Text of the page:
The Cable News Network Reimagines the News

TweetShareShareThe emergence of cable television news reimagined how information was reported and consumed. With a 24/7/365 platform the Cable News Network (CNN) could report LIVE news visually, as it happened…with no commercial breaks if necessary. It was the brainchild of media mogul Ted Turner. Watch CNN in 1980… Unfortunately, cable news wasn’t good for radio.…

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The Model T Defined an Era

TweetShareShareThe Model T was not Henry Ford’s first car, but it might’ve been his best. Also known as the “Tin Lizzie” or “Leaping Lena” or “Jitney” or “Flivver,” the Model T was the first truly affordable automobile. In 1999, it was honored as the “most influential car of the 20th century.” Manufactured between 1908 and…

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What Hath God Wrought? The Birth of Telecommunications

TweetShareShareSamuel Morse is where telecommunications all began. He invented the telegraph and created the Morse code. An 1810 graduate of Yale, Morse was also an accomplished artist who founded and presided over the National Academy of Design for two decades. But he’s best know for the telegraph. Initially, Morse had little interest–or financial backing–for his…

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Why 2030 Will Look Nothing Like 1995

TweetShareShareIf you think the past quarter century has been transformative, buckle up buttercup. Yesterday (May 19, 2021) Microsoft announced that it’s scrapping the Internet browser Explorer–once the standard browser on most non-Apple computers. Born on August 16, 1995, Explorer is now done. It was just 25 years old. In the 2020s, we’ll see a flood…

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America Embraces Debt

TweetShareShare“Put it on my card!” It’s the American way. We buy now, pay later.  The history for card purchases is nothing new. In fact, it was first described in an Edward Bellamy utopian work titled Looking Backward (1887). Bellamy employed the term “credit card” in his work as a way for a person to spend…

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The Golden Spike Connects a Nation

TweetShareShareIt was one of the most significant transportation projects in U.S. history: the transcontinental railroad. Over six years (1863-1869) in the making, this railroad project joined the eastern states with the western frontier. The golden spike (or “The Last Spike”) was a ceremonial 17.6-karat gold spike driven by Leland Stanford to connect the rails of…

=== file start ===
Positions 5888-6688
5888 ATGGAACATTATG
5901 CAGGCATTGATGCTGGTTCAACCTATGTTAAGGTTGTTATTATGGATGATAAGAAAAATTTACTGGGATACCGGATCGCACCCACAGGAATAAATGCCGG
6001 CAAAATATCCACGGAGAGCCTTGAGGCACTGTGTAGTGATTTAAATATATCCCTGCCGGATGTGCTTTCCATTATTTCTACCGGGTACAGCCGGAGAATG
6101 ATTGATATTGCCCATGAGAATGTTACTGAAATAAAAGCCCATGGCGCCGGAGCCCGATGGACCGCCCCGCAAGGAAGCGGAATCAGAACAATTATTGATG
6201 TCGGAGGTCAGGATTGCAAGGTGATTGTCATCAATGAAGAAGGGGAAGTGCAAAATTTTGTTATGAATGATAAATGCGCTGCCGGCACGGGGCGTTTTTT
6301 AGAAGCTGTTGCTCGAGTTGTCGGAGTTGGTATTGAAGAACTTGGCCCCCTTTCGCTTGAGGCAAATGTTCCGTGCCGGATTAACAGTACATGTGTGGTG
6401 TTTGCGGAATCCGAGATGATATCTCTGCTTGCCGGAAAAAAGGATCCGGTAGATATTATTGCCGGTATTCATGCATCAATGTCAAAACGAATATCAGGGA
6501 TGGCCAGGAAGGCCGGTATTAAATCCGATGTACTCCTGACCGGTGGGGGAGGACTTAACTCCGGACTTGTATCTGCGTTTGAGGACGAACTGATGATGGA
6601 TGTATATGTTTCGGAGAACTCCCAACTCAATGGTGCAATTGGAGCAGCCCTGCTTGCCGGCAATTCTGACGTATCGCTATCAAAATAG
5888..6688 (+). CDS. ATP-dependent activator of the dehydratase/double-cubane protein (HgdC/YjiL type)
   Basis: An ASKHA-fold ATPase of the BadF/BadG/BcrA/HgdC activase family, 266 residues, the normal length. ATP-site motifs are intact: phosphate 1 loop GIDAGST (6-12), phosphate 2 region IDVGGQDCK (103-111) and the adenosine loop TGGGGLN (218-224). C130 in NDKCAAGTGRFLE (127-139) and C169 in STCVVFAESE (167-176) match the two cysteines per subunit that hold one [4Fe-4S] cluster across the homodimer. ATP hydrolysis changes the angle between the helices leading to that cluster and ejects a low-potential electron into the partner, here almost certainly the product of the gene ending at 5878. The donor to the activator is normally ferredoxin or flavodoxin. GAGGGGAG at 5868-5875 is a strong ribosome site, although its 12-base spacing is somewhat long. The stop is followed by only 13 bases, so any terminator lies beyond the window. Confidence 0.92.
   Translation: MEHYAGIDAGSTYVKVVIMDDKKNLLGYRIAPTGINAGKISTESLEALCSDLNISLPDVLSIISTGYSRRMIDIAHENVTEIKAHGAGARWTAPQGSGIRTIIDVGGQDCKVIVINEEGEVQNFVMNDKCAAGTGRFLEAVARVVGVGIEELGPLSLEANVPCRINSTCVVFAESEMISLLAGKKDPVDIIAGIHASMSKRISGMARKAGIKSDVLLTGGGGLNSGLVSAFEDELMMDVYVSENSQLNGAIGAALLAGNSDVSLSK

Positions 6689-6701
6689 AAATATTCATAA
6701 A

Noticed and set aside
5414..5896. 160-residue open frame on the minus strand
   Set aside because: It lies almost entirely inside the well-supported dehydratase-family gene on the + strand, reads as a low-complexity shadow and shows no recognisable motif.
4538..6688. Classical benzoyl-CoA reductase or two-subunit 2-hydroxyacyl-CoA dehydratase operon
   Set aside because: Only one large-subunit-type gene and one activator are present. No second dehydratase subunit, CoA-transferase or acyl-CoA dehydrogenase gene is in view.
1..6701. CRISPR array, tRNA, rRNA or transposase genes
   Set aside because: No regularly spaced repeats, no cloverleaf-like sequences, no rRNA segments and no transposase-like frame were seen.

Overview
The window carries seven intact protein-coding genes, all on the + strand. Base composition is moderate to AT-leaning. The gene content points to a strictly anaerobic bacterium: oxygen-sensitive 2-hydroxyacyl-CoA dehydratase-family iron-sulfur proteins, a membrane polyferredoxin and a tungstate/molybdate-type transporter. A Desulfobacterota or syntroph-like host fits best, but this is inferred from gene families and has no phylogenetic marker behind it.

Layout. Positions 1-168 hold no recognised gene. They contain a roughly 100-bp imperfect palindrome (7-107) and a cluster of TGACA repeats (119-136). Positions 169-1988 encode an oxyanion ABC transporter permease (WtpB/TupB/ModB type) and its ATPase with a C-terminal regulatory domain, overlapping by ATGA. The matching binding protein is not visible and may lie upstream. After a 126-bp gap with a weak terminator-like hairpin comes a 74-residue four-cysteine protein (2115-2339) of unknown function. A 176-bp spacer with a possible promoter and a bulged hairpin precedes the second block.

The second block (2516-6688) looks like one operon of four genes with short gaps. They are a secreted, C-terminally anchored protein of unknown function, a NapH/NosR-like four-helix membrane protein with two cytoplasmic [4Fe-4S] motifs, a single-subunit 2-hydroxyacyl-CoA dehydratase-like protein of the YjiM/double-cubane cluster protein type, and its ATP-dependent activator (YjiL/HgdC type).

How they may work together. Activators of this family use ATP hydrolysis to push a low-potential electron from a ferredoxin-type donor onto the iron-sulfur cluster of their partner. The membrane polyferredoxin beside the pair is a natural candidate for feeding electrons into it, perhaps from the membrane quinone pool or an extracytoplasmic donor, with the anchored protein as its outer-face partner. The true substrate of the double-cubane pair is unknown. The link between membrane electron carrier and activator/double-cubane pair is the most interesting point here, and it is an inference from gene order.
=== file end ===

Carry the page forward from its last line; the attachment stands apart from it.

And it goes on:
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The Hindenburg Disaster

TweetShareShare Nobody knew it at the time, but the Hindenberg disaster was the beginning of the end for air travel by blimp. For decades, the rich used blimps to travel to new locales, still somewhat faster than the automobile of that day. But as the airplane–a new air tech–found its wings, old-school blimps no longer…

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The Age of Television is Launched!

TweetShareShare In the course of human history, there are few technologies that significantly reimagine everything and move culture forward exponentially. Fire. Gunpowder. The Printing Press. The Internet. And television. The world before television–the projection of visuals into the private home–reimagined how we lived. It proved, in the end, more than just an entertainment evolution. In…

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Boomers The First To Get the Point on Polio!

TweetShareShare Polio was a feared disease in the early and mid-1900s. The crippling disease had disabled Franklin D. Roosevelt in the 1930s. But, even more so, polio was epidemic among children (who saw the lion share of the cases). In 1952 there were 58,000 new cases of poliomyelitis (with 3000 deaths). The worst part was…

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Technolution: How Tech Has Always Changed Culture (and Always Will)

Technology is starting a new trend called Technolution

TweetShareShare Society changes. Society evolves. Society advances. Technology changes. If you lived in 1400 A.D., life was harsh and short Diseases, viruses, and plagues wiped out whole communities. A family rarely traveled more than a day’s walk. Nearly everyone worked a farm. Wheat, rye, and barley were staple foods. Mysticism, folklore, and Catholic religion guided a…

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